Noon is 12:00 PM, the exact midpoint of the day as determined by the local time. This begs the question, “how is local time determined?” Good question! There are three components:
- World time, also called Coordinated Universal Time (UTC), Zulu Time (Z), or Greenwich Mean Time (GMT). I talked about this during my first A to Z Challenge, and Sisyphus47 has a great discussion about it over at Of Glass and Paper, his blog. The atomic clocks in the world are synchronized so that it’s 1200 UTC (12 noon world time) at solar noon along the Prime Meridian, which passes through Greenwich, England, just outside London. Your computer synchronizes with an atomic clock automatically, provided you’re connected to the Internet and you’ve told the operating system you want to.
- Your time zone. There are 25 time zones in the world, roughly 15° longitude apart, except for the two around the International Date Line (they’re 7.5° apart). That’s just a guideline, though; the boundaries of the time zones are shifted to suit borders (state, county, provincial, etc.) within a country, so there are more than 25 time zones. In fact, there are close to 100 time zones worldwide.
- Daylight Saving Time (DST), or summer time. This is allegedly a way to make better use of the available daylight. In truth, it’s two times a year when everyone’s circadian rhythms are disrupted. In the US, we set our clocks ahead one hour on the second Sunday of March and set them back one hour on the first Sunday in November.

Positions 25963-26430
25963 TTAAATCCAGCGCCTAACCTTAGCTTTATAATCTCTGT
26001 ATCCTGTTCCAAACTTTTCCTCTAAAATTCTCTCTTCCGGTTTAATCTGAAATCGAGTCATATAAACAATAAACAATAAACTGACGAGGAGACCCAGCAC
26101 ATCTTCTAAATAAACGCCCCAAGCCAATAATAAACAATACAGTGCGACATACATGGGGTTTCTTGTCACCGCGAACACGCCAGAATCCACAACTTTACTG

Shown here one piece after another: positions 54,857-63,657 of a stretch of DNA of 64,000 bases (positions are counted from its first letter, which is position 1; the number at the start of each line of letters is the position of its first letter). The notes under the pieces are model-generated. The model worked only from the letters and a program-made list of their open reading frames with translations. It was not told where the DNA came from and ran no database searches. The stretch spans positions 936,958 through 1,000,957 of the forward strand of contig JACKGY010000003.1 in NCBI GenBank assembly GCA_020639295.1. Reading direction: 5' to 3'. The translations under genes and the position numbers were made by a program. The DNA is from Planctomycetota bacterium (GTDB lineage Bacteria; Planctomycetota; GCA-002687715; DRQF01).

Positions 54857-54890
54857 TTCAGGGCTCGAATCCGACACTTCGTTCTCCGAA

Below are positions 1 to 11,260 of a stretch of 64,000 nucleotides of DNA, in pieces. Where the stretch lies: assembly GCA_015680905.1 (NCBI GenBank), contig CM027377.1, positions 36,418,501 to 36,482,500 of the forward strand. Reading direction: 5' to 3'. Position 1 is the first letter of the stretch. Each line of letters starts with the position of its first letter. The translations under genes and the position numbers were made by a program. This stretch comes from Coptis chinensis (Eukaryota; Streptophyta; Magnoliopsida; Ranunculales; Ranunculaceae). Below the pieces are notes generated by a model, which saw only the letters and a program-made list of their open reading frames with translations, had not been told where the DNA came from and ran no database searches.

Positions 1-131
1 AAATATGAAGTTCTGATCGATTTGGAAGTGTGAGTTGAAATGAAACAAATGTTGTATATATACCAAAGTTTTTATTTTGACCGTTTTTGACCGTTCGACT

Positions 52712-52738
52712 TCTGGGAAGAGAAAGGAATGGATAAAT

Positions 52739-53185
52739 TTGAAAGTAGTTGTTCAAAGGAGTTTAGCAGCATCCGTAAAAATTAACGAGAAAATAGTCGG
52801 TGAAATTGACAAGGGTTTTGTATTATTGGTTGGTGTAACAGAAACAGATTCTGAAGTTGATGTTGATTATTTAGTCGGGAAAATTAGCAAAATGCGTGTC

So, today, where I live, when it’s noon Eastern Daylight Time, it’s 4 PM (1600) world time. My time zone is Eastern US, five hours behind world time (UTC minus 5 hours), and we are on Daylight Saving Time, meaning we have jumped ahead one hour, so that we’re only four hours behind it. Got all that? Good!
Noon, in most of the places I’ve been, is lunchtime. Work stops and you have anywhere from 15 minutes to an hour or more to eat lunch, go shopping, have a date, etc. They’re more apt to call it “dinnertime” in rural areas, because that’s when they eat the main meal of the day.
When we were kids, most of us went home for lunch. Most kids had moms that didn’t work outside the home, so they would make lunch for the kids. Both my parents worked, so they had a woman come in to clean the house and make our lunch. When we got old enough, we would come home and make our own lunch. We were forbidden from lighting the stove, so we’d have a roast of some kind on Sunday and Mom would cut it up so we could make sandwiches during the week without wielding sharp kitchen knives. Some days we’d make peanut butter sandwiches (with or without jelly), sometimes we’d have breakfast cereal, sometimes we would polish off a full package of cookies and a gallon of milk. We had an hour and fifteen minutes for lunch, which gave us enough time to have lunch and maybe do some homework we “forgot” to do the night before. And we’d watch “Bozo’s Circus,” which every kid in Chicago did at noon time.
Nowadays, kids stay at school all day and eat lunch there. They usually only get 45 minutes for lunch, maybe less. And there’s no Bozo. Kids today are deprived.